Jim Gilchrist, MBA, CPA, Founder and President of The Minuteman Project, in a May 31, 2007 Global Politician interview titled "Jim Gilchrist of Minuteman Project on Immigration, Terror, Elections," stated:
"I’m pro-deportation or if you want to use a nicer word, pro-repatriation. You cannot have a defeatist attitude towards the problem and have a solution. The repatriation of illegals must begin with a recognition of the problem and a plan. We may be called names, but the names our grandchildren will call us will be worse when they have to live in a destroyed country. There must be a multi-faceted approach, including arresting illegals and also cutting off social welfare programs to them."
Edwin S. Rubenstein, MA, President of Edwin S. Rubenstein (ESR) Research Economic Consultants, in a Jan. 26, 2006 VDare.com article entitled "No-one’s Suggesting Mass Deportation—But It Would Pay For Itself," wrote:
"The cost of mass deportation according to CAP [Center for American Progress][is] $206 billion over five years ($41.2 billion per year)... [it] is an absurdly large figure... In arriving at this figure, researchers blithely assumed that the historical, abysmally low, deportee apprehension rates would continue under a mass deportation regime.... But even if $206 billion was a reasonable cost estimate, mass deportation would be well worth it. Just consider the economic burden illegal aliens impose on the rest of us... Total fiscal benefits of deportation are thus estimated at $51 billion per year... At this rate, mass deportation would pay for itself in about four years. Plus, of course, we’d get America back."
Joe Guzzardi, English teacher at Lodi Adult School, in an Aug. 19, 2007 VDare.com blog article titled "Deportation: As Easy As One, Two, Three," wrote:
"[D]eporting aliens is as easy as one, two, three. The next time you hear [U.S. President] George W. Bush or [U.S. Secretary of Homeland Security] Michael Chertoff say how impossible immigration enforcement is, remember this simple formula: one, go to where you know aliens are; two, arrest them; three, deport them. Don’t bother asking where aliens hang out. The better question is where aren’t they hanging out. Go to a bus stop, a taco truck, a convenience store, the post office or an auto repair shop. No need to round them all up at once. Just arrest one or two every day at different locations around town and the message will soon get out. Little by little, the word will be on the streets both here and in Mexico that the U.S. is seriously cracking down on illegal immigration. What would also help is if aliens were sent further away than Tijuana which is, after all, within walking distance of San Diego."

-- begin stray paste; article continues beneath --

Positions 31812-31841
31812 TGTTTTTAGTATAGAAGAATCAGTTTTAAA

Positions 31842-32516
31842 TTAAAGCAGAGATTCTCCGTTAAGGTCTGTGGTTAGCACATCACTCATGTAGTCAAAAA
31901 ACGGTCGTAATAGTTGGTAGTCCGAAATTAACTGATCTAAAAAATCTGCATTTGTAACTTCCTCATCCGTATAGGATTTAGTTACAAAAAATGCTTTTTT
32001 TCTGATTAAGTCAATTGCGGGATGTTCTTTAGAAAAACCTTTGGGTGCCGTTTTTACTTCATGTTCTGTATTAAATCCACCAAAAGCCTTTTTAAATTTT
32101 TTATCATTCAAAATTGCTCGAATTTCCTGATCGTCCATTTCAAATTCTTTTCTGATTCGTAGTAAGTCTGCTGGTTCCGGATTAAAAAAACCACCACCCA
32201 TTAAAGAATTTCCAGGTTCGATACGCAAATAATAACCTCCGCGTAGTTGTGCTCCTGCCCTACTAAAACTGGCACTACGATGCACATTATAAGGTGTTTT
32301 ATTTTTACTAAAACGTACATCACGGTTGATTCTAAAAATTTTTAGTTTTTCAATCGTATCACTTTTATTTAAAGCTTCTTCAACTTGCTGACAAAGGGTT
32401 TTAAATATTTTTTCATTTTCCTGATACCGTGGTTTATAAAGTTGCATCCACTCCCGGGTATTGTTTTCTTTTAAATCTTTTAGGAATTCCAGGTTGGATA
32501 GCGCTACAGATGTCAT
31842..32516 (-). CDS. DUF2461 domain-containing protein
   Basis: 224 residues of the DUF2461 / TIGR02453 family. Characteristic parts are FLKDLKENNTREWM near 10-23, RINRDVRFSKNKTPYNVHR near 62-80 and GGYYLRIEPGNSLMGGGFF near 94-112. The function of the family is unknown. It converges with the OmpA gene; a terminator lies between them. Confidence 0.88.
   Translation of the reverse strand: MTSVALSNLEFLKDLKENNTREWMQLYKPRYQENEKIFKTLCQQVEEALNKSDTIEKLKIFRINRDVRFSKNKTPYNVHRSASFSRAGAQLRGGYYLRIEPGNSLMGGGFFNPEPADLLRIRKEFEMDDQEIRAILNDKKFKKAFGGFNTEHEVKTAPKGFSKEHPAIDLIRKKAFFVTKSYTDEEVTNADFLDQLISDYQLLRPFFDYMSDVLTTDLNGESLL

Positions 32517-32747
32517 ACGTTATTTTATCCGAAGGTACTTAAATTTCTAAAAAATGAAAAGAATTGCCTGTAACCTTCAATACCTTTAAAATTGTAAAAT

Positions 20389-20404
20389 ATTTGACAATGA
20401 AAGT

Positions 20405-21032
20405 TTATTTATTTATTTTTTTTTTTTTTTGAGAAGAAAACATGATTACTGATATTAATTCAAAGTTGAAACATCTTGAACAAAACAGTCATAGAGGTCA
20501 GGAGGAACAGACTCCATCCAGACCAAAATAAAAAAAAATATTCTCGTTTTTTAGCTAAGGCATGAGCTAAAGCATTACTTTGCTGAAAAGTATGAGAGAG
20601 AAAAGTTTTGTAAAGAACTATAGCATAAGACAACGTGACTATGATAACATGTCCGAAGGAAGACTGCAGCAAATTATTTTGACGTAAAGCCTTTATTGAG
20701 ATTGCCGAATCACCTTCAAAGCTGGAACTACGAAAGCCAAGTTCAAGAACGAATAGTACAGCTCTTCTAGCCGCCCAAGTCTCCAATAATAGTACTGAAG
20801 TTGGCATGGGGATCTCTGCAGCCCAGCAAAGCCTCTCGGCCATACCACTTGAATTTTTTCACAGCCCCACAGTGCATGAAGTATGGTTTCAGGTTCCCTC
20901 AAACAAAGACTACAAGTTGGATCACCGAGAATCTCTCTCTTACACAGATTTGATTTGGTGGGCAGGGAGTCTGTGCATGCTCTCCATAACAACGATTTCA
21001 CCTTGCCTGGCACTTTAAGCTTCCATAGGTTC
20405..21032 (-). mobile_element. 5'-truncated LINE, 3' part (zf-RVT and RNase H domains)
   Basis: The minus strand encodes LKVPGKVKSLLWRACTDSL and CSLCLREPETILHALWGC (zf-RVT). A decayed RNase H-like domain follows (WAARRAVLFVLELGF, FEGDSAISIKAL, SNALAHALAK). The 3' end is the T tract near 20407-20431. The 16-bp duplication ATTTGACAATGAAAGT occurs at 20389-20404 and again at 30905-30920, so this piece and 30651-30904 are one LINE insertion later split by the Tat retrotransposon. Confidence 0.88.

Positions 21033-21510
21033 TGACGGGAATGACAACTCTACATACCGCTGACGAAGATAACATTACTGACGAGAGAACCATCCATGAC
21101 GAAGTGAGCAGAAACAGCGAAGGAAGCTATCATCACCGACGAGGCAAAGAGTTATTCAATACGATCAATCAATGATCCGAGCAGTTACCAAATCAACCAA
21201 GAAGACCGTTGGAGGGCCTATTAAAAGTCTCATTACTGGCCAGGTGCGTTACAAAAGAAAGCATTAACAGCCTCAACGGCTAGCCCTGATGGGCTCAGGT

Barbara C. Jordan, JD, late U.S. Representative (D-TX), in a Feb. 24, 1995 testimony to House Immigration Subcommittee, stated:
"Credibility in immigration policy can be summed up in one sentence: Those who should get in, get in; those who should be kept out, are kept out; and those who should not be here will be required to leave. ...for the system to be credible, people actually have to be deported at the end of the process."
Victor X. Cerda, JD, Acting Director of Detention and Removal Operations (DRO) of the U.S. Immigration and Customs Enforcement, in an Apr. 14, 2005 testimony to the Senate Committee on the Judiciary, Subcommittee on Immigration, Border Security, and Citizenship, stated:
"DRO’s core mission is the apprehension, detention and removal of removable aliens, the management of non-detained aliens as their cases go through immigration proceedings, and the enforcement of orders of removal... to promote public safety and national security by ensuring the departure from the United States of all removable aliens through the fair enforcement of the nation’s immigration laws... By aggressively enforcing our immigration laws, we seek to deter criminal and terrorist organizations who threaten our way of life, and we seek to strengthen the legal immigration process for worthy applicants."
IllegalAliens.US, an anti-illegal aliens advocacy website, in its website section titled "Solutions" (accessed Jan. 25, 2007), stated:
"From a national perspective America can get illegal immigration under control only if the will to do so exists... Only until Americans force their leaders to address the problem will levels be significantly reduced. Addressing the problem means illegal aliens should not be rewarded, but, if they refuse to return home voluntarily, they should be humanely deported as required by law."
Tom Ridge, former Secretary of the U.S. Department of Homeland Security, in a Sep. 10, 2006 Washington Times opinion article titled "Immigration and Security," wrote:
"[T]he debate we are engaged in presently is a good and necessary one. However, a solution based solely on enforcement is not... The current flow of illegal immigrants and visa overstayers has made it extremely difficult for our border and interior enforcement agencies... Despite a record performance on deportations from ICE [U.S. Immigration and Customs Enforcement] the past two years, at current rates it would take nearly 70 years to deport all of the estimated 11 million people living here illegally, even if not a single new illegal alien entered our territory. Attempting to deport everybody is neither feasible nor wise."